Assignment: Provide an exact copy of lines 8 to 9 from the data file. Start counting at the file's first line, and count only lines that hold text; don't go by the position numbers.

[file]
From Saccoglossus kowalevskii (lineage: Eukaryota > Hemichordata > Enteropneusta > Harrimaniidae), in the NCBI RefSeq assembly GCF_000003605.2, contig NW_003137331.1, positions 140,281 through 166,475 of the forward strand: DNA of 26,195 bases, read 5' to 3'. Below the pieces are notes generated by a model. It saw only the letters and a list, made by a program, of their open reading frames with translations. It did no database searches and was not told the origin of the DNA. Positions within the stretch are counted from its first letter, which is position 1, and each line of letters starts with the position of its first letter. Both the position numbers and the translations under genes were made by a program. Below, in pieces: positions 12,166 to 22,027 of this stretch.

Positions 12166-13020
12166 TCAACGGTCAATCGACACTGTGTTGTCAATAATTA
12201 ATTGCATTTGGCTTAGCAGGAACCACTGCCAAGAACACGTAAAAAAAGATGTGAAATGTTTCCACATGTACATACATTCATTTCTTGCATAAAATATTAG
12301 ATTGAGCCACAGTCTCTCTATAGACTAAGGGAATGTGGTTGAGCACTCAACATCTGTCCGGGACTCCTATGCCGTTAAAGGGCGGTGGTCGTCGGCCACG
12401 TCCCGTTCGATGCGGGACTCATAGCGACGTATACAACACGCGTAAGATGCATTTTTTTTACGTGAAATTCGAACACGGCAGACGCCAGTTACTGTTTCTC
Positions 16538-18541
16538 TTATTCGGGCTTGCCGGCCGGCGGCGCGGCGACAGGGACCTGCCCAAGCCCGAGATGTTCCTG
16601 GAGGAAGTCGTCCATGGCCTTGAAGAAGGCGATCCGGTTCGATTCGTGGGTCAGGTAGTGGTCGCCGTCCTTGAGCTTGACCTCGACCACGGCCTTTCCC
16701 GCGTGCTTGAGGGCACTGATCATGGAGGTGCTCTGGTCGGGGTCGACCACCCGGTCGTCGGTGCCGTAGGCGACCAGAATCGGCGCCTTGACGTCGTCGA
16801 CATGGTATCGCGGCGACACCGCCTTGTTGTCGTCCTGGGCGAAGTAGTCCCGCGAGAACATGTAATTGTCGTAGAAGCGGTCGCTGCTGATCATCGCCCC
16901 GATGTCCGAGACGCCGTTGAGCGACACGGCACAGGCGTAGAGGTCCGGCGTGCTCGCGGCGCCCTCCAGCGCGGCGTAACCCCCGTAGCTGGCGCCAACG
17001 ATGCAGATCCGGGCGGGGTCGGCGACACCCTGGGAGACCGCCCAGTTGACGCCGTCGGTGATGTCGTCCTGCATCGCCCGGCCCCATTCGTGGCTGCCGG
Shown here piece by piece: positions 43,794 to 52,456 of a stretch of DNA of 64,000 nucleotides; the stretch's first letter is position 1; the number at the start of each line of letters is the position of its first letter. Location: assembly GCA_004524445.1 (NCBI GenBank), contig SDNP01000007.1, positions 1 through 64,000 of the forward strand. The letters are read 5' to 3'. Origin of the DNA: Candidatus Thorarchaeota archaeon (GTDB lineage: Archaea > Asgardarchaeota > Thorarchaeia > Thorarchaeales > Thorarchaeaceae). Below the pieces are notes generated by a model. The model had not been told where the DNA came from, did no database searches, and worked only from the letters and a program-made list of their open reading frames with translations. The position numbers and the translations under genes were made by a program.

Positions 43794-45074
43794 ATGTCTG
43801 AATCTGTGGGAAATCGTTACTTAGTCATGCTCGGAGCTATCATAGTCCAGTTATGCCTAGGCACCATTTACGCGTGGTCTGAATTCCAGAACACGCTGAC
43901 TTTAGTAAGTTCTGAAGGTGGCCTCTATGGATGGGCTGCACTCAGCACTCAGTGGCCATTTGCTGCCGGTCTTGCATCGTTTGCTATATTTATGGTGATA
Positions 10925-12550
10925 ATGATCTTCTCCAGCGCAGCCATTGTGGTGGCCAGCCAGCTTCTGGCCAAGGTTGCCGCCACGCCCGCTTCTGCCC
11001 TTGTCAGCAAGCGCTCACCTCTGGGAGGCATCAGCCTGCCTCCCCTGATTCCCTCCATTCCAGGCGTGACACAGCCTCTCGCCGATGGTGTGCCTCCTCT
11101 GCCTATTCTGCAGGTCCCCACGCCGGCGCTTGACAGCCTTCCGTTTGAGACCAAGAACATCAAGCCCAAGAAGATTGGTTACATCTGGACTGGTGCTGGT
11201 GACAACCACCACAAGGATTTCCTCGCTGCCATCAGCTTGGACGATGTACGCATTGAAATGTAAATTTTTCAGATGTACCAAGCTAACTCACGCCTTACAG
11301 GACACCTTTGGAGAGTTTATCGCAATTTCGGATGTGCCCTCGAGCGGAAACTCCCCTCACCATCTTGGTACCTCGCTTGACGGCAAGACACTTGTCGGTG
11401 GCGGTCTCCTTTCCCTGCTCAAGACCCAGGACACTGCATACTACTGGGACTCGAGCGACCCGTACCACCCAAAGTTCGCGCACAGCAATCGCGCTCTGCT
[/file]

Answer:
16538 TTATTCGGGCTTGCCGGCCGGCGGCGCGGCGACAGGGACCTGCCCAAGCCCGAGATGTTCCTG
16601 GAGGAAGTCGTCCATGGCCTTGAAGAAGGCGATCCGGTTCGATTCGTGGGTCAGGTAGTGGTCGCCGTCCTTGAGCTTGACCTCGACCACGGCCTTTCCC